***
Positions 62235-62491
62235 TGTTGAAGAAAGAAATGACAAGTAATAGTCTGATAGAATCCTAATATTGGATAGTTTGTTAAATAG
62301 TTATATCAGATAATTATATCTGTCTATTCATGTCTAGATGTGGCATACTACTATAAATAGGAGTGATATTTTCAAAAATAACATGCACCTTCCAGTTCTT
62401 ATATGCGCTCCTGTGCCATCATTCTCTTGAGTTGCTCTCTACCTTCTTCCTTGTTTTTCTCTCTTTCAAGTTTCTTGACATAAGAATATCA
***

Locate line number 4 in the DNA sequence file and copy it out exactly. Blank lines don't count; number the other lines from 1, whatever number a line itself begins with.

62401 ATATGCGCTCCTGTGCCATCATTCTCTTGAGTTGCTCTCTACCTTCTTCCTTGTTTTTCTCTCTTTCAAGTTTCTTGACATAAGAATATCA